Century Marks

Century Marks

Office chaplain

Marketplace Ministries, based in Plano, Texas, is the nation’s largest provider of workplace chaplains, a growing service industry. It has an annual budget of $14 million and sends thousands of chaplains into workplaces around the world. Although almost all workplace chaplains are Christian, their job is not to proselytize, and they relate to employees of any or no faith. Their job is more to listen than to speak. Company executives are discovering that productivity goes up when stress goes down (NPR, December 11).

Voices of 2014

“Churches and other places of worship are intended to be sanctuaries—holy sites where people come to pray and to worship God. In this nation of ours, they have seldom been the locations where violence has disrupted the otherwise peaceful atmosphere. Yet even those occasions—rare as they may be—are not sufficient reasons to allow people to bring more weapons into God’s house.” 
—Archbishop Wilton Gregory of Atlanta, announcing that he will not allow guns in Catholic churches under a new Georgia law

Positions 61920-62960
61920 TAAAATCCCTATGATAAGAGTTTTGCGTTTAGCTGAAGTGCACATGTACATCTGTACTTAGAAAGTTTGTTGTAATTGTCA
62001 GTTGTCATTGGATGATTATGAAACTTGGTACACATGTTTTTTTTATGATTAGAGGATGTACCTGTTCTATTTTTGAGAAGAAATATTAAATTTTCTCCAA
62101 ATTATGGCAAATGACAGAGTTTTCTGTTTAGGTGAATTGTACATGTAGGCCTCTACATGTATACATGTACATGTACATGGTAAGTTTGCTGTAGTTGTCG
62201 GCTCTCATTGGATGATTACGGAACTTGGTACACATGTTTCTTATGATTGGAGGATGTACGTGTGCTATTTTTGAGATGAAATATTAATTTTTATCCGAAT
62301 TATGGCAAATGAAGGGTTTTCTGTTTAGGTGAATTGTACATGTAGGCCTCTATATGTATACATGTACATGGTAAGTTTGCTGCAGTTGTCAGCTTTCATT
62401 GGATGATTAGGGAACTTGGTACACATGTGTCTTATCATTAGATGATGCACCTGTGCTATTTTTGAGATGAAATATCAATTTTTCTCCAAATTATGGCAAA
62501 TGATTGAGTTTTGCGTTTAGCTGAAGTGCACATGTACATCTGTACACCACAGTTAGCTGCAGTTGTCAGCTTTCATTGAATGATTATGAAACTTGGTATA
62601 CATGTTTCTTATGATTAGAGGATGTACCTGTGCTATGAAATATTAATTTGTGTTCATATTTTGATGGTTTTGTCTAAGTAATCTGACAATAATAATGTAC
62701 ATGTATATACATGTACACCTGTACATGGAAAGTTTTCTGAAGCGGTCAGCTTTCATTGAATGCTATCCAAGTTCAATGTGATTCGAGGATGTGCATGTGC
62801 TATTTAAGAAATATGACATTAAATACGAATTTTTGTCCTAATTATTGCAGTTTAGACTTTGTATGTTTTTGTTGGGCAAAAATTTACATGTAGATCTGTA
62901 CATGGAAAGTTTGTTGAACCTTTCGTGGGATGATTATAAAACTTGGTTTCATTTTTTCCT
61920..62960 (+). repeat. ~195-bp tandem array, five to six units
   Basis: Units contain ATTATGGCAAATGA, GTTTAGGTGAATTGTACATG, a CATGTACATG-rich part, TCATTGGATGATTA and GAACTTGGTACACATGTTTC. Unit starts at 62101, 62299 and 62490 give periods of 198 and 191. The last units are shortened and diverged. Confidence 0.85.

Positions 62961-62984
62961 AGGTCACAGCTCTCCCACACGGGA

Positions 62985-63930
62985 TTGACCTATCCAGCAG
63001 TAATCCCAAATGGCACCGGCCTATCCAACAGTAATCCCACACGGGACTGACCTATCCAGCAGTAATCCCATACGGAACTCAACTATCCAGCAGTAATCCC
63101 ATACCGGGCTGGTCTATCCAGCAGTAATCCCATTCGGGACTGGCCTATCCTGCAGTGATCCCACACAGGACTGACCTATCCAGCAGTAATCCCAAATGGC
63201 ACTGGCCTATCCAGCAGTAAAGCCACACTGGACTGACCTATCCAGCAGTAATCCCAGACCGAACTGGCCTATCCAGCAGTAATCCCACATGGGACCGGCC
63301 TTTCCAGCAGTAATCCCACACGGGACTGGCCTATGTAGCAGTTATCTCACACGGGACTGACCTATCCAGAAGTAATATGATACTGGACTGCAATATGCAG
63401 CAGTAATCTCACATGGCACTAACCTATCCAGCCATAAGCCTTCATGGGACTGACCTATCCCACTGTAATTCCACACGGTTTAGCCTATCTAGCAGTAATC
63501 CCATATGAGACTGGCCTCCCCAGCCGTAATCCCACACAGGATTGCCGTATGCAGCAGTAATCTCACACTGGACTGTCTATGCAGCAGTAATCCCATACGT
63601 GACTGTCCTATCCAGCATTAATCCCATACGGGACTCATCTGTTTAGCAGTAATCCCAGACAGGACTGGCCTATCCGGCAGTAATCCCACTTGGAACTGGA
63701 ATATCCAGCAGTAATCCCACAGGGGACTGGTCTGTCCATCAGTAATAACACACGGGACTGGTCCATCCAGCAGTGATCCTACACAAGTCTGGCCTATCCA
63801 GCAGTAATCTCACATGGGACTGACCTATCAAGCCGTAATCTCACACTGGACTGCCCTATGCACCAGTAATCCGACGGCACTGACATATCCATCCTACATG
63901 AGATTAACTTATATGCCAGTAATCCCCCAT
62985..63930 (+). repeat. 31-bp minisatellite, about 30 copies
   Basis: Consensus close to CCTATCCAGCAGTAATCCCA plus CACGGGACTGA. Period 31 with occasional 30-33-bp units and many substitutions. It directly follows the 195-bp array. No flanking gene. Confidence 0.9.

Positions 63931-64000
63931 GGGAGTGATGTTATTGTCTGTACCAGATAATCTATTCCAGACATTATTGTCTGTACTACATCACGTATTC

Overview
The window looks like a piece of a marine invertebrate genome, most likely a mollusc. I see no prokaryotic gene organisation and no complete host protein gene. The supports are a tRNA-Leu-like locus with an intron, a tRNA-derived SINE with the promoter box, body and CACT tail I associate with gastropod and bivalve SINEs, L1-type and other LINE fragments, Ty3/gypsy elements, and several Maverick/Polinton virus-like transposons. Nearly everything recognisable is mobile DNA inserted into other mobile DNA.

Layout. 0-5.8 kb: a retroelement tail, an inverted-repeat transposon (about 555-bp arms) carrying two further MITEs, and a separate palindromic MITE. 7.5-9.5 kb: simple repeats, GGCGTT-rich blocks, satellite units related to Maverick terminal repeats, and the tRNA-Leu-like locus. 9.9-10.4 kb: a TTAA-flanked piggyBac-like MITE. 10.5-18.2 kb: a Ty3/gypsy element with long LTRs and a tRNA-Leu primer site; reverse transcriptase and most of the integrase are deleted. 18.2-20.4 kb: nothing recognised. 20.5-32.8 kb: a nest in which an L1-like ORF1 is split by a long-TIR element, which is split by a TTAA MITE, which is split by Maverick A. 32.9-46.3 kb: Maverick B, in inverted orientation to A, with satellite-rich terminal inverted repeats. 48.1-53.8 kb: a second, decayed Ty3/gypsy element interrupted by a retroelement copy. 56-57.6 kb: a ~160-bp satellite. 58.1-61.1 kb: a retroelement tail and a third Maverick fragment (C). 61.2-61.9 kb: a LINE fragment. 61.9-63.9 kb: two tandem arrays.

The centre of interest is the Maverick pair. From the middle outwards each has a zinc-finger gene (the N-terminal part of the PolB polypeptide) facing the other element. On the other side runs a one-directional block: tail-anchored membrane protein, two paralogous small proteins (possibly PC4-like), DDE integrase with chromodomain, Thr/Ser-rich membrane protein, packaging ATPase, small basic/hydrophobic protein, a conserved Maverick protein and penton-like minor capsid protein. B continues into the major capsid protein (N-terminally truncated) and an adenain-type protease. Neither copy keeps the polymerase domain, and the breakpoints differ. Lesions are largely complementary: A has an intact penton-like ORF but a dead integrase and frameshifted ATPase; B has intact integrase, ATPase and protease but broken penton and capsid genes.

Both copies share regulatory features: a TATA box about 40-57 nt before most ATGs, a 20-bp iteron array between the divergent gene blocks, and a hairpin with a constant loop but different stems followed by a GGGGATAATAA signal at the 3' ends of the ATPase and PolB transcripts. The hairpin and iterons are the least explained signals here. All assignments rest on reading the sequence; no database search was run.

“We are a better people than what these laws represent, and it is time to discard them into the ash heap of history.” —Federal judge John E. Jones III, striking down Pennsylvania’s ban on same-sex marriage 

 

“It’s chaotic, really chaotic. People are not just worried and afraid, but they are really depressed about what will be the future, if there is a future.” —Archbishop Bashar Warda of the Chaldean Archdiocese of Erbil in Iraq, speaking to Vatican Radio about the Sunni-led insurgency

 

“While the dire plight of Iraqi civilians should compel the international community to respond in some way, U.S. military action is not the answer . . . There are better, more effective, more healthy and more humanizing ways to protect civilians and to engage this conflict.” —Letter to President Obama signed by 53 religious leaders, academics, and ministers urging alternatives to U.S. military action in Iraq and Syria